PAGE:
The production designer deals with one of the most important jobs in a film. He or she is responsible for planning its entire look, from individual sets to overall color schemes. Normally one of the first to be involved in the production, the designer delegates specific tasks to other members of the crew, who are in turn responsible for creating designs on a more detailed level or for supervising or executing the work needed to transform the designs into reality.
Set building is the responsibility of the construction department. Plans are produced by a draftsperson for the guidance of the construction manager. The construction department includes a range of workers, including carpenters, plasterers, painters, sculptors, drapers, and sign writers, who all work with materials purchased by the construction buyer. Standby painters and standby carpenters remain after the set has been built to handle any alterations required during filming.
Once the basic sets are constructed, the art department takes over. Supervisory responsibility is normally assumed by the art director, although sometimes the roles of production designer and art director are combined. A set designer has the duty of planning in detail the sets suggested by the head of the department. A production buyer is responsible for purchasing the required materials.
If large, two-dimensional pictures are used at the rear of the set to create the illusion of a space that does not exist, they are the responsibility of the scenic artist. Sometimes the background paintings are not physically incorporated into the set but are combined through optical effects. These images are created by a matte artist; they were traditionally painted on glass, but techniques are changing with the growing sophistication of digital effects.
The set decorator is responsible for transforming a basic set into the illusion of a complete environment, with all the details needed to make it look convincing. He or she is normally assisted by a lead person, who is in charge of the swing gang, which comprises miscellaneous personnel handling set dressing and props, who ready the set for the next day's filming, often by working overnight. The set dresser physically places the set dressing items, such as chairs and tables. A greensperson places and maintains any necessary foliage. The property master provides mobile objects, such as books or kitchenware, which may be handled by actors. These are maintained by a property assistant. Certain types of props that call for more detailed knowledge may be supplied or supervised by a specialist such as an armorer, who is responsible for weaponry.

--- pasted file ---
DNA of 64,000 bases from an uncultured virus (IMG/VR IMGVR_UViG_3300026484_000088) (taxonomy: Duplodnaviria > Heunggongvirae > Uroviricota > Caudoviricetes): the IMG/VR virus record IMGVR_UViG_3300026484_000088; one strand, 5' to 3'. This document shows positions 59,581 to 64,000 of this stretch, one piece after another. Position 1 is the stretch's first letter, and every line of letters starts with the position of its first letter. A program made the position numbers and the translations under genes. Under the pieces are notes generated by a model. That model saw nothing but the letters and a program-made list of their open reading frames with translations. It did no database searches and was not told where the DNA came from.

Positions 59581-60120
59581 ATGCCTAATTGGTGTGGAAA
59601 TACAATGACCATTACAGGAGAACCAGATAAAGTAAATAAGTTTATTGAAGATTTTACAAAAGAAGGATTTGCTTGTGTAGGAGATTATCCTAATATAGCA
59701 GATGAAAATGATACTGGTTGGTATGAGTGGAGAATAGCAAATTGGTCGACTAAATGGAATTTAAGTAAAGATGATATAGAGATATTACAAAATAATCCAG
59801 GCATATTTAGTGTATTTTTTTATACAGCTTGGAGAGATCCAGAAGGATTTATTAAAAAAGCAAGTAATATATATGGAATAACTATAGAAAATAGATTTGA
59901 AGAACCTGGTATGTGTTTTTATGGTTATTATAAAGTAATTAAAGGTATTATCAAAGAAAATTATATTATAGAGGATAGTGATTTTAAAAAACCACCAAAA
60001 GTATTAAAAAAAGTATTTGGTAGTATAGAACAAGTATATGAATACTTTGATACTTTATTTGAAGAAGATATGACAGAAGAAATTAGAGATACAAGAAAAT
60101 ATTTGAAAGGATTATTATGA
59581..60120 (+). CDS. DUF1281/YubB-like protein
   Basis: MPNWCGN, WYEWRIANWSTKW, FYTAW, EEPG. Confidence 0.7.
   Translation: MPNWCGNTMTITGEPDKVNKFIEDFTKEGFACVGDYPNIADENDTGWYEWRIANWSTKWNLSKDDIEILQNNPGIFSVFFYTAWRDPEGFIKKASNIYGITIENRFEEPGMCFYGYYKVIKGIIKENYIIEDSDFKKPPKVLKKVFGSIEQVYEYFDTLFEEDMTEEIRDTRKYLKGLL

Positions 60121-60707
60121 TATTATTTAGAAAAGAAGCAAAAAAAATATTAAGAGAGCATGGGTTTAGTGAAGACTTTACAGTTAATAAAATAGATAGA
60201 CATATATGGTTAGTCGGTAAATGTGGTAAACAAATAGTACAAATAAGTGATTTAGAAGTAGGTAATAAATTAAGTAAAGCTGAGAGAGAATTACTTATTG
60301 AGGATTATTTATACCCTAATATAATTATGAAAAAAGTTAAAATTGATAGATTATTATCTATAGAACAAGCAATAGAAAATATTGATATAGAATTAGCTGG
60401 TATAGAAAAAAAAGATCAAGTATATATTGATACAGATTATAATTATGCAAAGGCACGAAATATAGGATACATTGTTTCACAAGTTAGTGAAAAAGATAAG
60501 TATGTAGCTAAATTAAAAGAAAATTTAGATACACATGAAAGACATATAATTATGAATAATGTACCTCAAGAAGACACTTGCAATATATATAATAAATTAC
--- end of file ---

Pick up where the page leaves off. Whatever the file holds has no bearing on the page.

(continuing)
The wardrobe department is headed by the costume designer, who works with the director and the production designer to ensure the film has the desired "look." The role of the wardrobe supervisor is to ensure that the outfits specified by the costume designer are created, hired, or purchased within the budget. If costumes must be made, they are created by a seamstress and cutter/fitter. The wardrobe master or mistress and wardrobe assistants maintain the costumes during production, supervising washing and mending as well as ensuring that the costumes are available when and where they are required. A dresser may be employed to help the performers get in and out of their outfits.
The hairstylist is responsible for designing and maintaining hair and wigs. Makeup artists design and create the facial and body makeup effects required for the performers (sometimes animal as well as human). The special makeup effects credit belongs to artists who create major alterations in appearance. These may include the simulation of serious injuries or disfigurements, or the transformation of an actor into a monster. Prosthetic makeup is a specialized task that generates radical transformations by attaching latex or other materials to an actor's skin, using prosthetic appliances created by a foam technician.